Skip to content

Electricity Prices go down!

Electricity GuysIt’s time for a celebration when prices go down in Israel! So let’s party, because the Electric Authority has voted unanimously to lower its rates as of Feb. 15, 2010 to the tune of almost 10% to residential customers.

The new 41.32 agorot price per kilowatt hour is a 9.6% reduction from the previous price of 43.59 agorot. Commercial and public institutions will see an even higher drop of 16.3%.

The change was meant to happen back in April, 2009 but was postponed. There was a fight this time too, but the Manufacturers Association, the Federation of Israeli Chambers of Commerce and the Israel Consumer Council pushed for the cut. It’s intended to reflect the real cost of production (which is a requirement).

But just because the rates are dropping, please don’t run to use more! Using the same amount of electricity could afford you a 9.6% reduction in your bill without lifting a finger, the best possible savings!

Posted in Budgeting, Saving Money. Tagged with , , .

What happens to your home after you die?

Elana_H_BilligMy colleague Attorney Elana Billig has put together an important document called “What Buyers Should Know About the Ownership Structure of Their Home in Israel.” She has kindly agreed to let me reprint it here on the blog.


As an attorney handling, amongst other areas of law, purchases of Israeli real estate by many foreign residents as well as olim, I am often asked, “So, when I turn 120, does the ownership of our Israeli home automatically go to my spouse?”

While the answer to the above query may be affirmative in many foreign jurisdictions where property is held in joint tenancy with right of survivorship (which in short means that each owner has an equal right to share in the use and enjoyment of the property during their lifetime and upon the death of one owner, the other is entitled to the full ownership of property), clearly this is what the typical Anglo Israeli homeowner expects and is hoping to hear.  However, this is generally not the case in Israel.

In Israel, absent specific structuring of the purchase agreement, or a prenuptial agreement, or the like, when a married couple purchases a property, the ownership is registered in equal shares, and each spouse is recorded as a 50% owner of the asset.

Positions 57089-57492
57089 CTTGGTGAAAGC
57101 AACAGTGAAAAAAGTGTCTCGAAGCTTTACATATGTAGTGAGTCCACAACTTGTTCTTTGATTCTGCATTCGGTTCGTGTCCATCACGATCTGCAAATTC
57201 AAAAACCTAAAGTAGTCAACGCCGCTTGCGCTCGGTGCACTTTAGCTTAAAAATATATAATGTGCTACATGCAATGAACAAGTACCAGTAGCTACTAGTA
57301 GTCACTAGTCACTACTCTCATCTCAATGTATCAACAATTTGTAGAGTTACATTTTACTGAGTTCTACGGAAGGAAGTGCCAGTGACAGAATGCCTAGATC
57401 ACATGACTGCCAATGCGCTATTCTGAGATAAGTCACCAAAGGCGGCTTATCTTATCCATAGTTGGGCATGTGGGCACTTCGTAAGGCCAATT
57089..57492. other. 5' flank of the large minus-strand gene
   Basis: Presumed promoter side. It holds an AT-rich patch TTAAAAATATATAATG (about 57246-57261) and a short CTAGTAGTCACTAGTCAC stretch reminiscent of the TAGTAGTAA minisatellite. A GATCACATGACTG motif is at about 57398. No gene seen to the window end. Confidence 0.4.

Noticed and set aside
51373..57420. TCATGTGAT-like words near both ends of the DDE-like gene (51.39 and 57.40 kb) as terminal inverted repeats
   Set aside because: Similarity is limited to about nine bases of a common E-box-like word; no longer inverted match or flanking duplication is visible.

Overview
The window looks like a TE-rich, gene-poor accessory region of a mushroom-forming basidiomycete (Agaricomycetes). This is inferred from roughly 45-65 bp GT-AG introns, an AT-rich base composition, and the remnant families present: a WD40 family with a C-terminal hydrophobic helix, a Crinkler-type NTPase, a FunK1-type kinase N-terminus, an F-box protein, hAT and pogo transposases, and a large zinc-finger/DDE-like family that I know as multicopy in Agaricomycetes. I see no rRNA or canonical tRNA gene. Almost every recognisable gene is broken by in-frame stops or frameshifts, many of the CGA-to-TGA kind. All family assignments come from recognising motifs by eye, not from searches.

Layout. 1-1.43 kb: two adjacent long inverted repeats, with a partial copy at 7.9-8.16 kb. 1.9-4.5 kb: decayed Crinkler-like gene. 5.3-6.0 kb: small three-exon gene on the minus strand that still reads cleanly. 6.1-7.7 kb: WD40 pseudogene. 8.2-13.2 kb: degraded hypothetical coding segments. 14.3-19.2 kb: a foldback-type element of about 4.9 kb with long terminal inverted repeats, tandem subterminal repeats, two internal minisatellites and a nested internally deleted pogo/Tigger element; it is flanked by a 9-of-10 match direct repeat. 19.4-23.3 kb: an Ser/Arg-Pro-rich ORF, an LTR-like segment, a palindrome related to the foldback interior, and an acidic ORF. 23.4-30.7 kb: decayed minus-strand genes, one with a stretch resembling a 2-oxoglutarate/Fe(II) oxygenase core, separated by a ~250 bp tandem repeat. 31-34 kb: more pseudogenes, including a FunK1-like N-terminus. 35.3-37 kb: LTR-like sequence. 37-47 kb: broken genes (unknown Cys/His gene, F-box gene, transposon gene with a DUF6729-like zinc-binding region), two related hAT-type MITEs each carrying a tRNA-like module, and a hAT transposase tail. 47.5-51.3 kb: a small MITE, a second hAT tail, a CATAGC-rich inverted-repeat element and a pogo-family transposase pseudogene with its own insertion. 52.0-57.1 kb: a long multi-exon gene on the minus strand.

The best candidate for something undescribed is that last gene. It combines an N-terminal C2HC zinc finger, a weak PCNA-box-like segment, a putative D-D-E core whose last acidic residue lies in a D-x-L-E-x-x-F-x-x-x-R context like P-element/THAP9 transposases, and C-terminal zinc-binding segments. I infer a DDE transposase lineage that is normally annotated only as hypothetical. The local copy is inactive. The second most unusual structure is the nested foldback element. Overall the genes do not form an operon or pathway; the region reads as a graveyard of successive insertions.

Upon the death of one of the homeowners, the 50% ownership in the asset would be divided in accordance with their Last Will and Testament. However, in the absence of a valid will, that person’s 50% ownership would be divided in accordance with the rules of intestacy (defined as dying without a valid will).

Therefore, in Israel, when a person who is married and has children dies without a valid will, then the law would grant the surviving spouse half of the deceased spouse’s ownership in the home, and the children of the deceased would receive, in equal amounts, the other half of their deceased parent’s interest.

In Israel, in the situation where one spouse dies without children or parents, and without a valid will, the surviving spouse would receive the percentage as prescribed in the relevant law of the deceased spouse’s 50% ownership, and the deceased spouse’s siblings would also receive a predetermined percentage of the deceased’s 50% ownership. The relevant laws of intestacy continue to set forth a wide range of other scenarios about who the lawful heirs would be, and concludes with what happens in the situation when an individual dies with no lawful heirs.

Thus, in the absence of a valid will or other contractual or prenuptial agreement, a grieving spouse may be in a situation where he/she will have to seek permission of his/her own children, in-laws, or some other lawful heirs of the deceased, to continue living in their home.